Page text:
With this background, we show here (i) the association of the DNA to the structure of the nucleosome core in detail and the existence of a chromatin quasi-fibre with an average of 5 ± 1 nucleosomes per 11 nm with an average persistence length L p from ~80 to 120 nm, (ii) the existence of stable chromatin loop aggregates/rosettes connected by a linker with loops and linkers ranging from ~30 to 100 kbp (with details of the fibre folding at loop bases), (iii) the existence of a consensus architecture with only small differences between species, cell type, or functional states likely to persist through the cell cycle, (iv) the existence of fine-structured multi-scaling behaviour of the architecture, and last but not least that (v) the genome architecture is closely linked to the fine-structured multi-scaling long-range behaviour of the DNA sequence. This is a consistent scale-bridging systems picture of the 3D architecture, its dynamics, and functional variation of two mammalian genomes from the single base pair to the megabase pair level. All this is in agreement with many observations about the architecture, its dynamics, the diffusion of molecules, as well as the replication, storage, and expression of genetic information which have been made in the field (see “Background”). Most interestingly, this is in agreement with novel genome wide in vivo FCS measurements of the chromatin quasi-fibre dynamics . Inevitably, there are still many an open question, such as the identification of all the molecule complexes (proteins, RNA, etc.) involved in looping, their dynamics, the inherent variability in the system, but our results provide now a framework for “architectural and dynamic sequencing” and the detailed analysis after all major architectural components in the human and mouse genome have been determined.
The implications of the architecture presented here are many-fold, of which we would like to mention a few: (i) The balance between stability and flexibility of the whole system ensures that the overall genome integrity is maintained when local disturbance/damage takes place due to its modular build, while at the same time it allows fine adjustment of the architecture to enable the development of different gene expression programs/cell types. (ii) The signals due to functional interactions do not stand out above those due to proximity, which is an intrinsic property of the loop aggregate/rosette like folding of the genome. This suggests that the interaction of functional elements (both with respect to transcription as well as to replication) is achieved between fragments that are already in close proximity before their function is required. This proximity and being “tethered” in a subchromosomal domain increase the probability of interaction. (iii) This architecture is open enough to allow the rapid diffusion of molecules such as transcription factors and also allows the movement of sequences to self-organize and form active and inactive units of the genome. These (and other) aspects together form an inseparable system giving rise to a functional genome.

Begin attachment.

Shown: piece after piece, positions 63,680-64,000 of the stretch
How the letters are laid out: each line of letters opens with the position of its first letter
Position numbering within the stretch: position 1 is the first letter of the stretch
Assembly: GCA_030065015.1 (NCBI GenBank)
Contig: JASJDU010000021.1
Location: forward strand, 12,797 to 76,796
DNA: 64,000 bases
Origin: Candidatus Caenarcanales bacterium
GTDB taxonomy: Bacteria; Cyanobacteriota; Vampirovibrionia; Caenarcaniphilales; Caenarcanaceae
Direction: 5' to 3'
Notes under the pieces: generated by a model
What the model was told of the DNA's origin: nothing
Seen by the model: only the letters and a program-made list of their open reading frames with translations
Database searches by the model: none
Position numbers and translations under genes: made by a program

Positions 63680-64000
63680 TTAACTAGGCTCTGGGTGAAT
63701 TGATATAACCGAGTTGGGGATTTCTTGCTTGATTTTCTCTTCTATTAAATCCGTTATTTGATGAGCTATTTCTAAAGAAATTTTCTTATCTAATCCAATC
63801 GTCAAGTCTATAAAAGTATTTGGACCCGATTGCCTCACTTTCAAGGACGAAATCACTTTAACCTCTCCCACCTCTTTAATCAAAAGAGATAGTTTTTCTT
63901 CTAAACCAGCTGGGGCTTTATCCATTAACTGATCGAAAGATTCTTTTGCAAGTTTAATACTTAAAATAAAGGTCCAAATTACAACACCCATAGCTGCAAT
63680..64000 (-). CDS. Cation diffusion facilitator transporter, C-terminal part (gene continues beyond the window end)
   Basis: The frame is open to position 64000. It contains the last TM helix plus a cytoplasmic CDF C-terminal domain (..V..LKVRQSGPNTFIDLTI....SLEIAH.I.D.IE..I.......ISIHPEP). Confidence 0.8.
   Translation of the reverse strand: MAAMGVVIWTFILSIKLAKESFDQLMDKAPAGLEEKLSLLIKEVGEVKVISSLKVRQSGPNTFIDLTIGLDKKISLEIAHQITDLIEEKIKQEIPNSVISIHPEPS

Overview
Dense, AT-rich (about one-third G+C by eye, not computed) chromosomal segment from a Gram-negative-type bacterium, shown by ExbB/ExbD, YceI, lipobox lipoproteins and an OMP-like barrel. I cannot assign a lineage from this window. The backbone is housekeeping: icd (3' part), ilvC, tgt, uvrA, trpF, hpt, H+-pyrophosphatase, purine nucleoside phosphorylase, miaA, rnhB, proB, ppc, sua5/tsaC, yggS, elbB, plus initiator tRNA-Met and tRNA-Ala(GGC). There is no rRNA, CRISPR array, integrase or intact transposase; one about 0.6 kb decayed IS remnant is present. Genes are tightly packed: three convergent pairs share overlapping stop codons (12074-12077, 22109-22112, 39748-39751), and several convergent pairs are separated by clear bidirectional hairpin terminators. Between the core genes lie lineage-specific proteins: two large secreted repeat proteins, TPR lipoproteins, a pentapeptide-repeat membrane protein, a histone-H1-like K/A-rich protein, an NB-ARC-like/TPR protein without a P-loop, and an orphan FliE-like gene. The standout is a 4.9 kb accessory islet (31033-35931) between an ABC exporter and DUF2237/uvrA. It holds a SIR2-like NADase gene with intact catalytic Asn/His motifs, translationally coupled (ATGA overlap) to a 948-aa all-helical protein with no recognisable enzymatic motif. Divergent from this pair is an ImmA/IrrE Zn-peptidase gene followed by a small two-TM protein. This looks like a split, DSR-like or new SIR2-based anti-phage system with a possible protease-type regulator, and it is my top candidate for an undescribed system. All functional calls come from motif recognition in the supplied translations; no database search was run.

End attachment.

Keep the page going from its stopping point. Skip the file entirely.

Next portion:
TAK and FG have conceived the T2C method for the detailed analysis of genome interactions as early as 2004 and giving rise to the ERASysBio+/FP7 consortium. TAK conceived the systems genomic approach, the integrated analysis and coordinated it, made all figures, designs, carried out the systems genomic data integration, and finally wrote the manuscript. MW, AMAI, and FGG made contributions to the manuscript. TAK coordinated the EpiGenSys ERASysBio+/FP7 consortium, which is a major pillar of this project. FGG, KSW, and TAK directed the laboratory experiments: ML and TAK designed the oligonucleotides and capture arrays, PK and JZ did the experiments, CEK, RWWB, and WFJE did the capture and sequencing, and ML, HJGW, RWWB, and AMAI mapped the sequencing reads. TAK made the initial simulations of the polymer models, and NK made the simulated interaction matrices and the T2C constrained polymer simulations. NK, ML, AMAI, and TAK made the interaction matrices, the visualization of results in the GLOBE 3D Genome Platform (created by ML, NK, TAK in cooperation with B. Eussen) and calculated the scaling of interactions both of experiments as well as simulations. AA and TAK calculated the sequence correlation data and were responsible for the creation of grids or their usage of the acknowledged grid infrastructures. MW and TAK determined the loop positions and matrix projections as well as analytical polymer analysis. All authors read and approved the final manuscript.
We would like to thank all the people who supported and influenced this work of T.A.K., especially T. Weidemann, K. Fejes-Toth, M. Göker, R. Lohner, M. Stör, E. Spiess, K. Rippe, W. Waldeck, J. Langowski, C. Cremer, T. Cremer, K. Erenpreisa, A. Ollins, D. Ollins, A. Papantonis, P. R. Cook, C. C. Murre, J. Skok, K. Egger, O. Zimina, and L. A. Knoch. We also thank the EpiGenSys virtual consortium laboratory for its input. This work was supported by ERASysBio+/FP7 and the national funding organizations (the Dutch Ministry for Science and Education, the Netherlands Science Organization, the UK Biotechnology and Biological Sciences Research Council, and the Bundesministerium für Bildung und Forschung (BMBF)). FGG thanks the SyBoSS initiative. We also thank the BMBF for its support under Grant #01 KW 9602/2 (3D Human Genome Study Group, German Human Genome Project). JZ and KSW were supported by NWO ALW Grant 821.02.014 and a TRR81 Grant. For computational resources we thank the High-Performance Computing Center Stuttgart (HLRS; Grant HumNuc), the Supercomputing Center Karlsruhe (SCC; Grant ChromDyn), the Computing Facility of the German Cancer Research Center (DKFZ), the BMBF under Grant #01AK803A (German MediGRID), and #01IG07015G (Services@MediGRID). We also thank all those institutions, universities, and companies providing us with ~500,000 CPUh per day via computational grid resources: the German D-Grid, the European Grid Initiative EGEE, the Erasmus Computing Grid, the Almere Grid, EDGeS Grid, and all the unnamed computing grids we have access through via these. In particular, we would like to thank all the world-wide distributed unnamed donors of desktop computer power of our world-wide Correlizer@home BOINC grid!
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Frank G. Grosveld is editor in chief of the journal.
All relevant funding information is given in the acknowledgement section.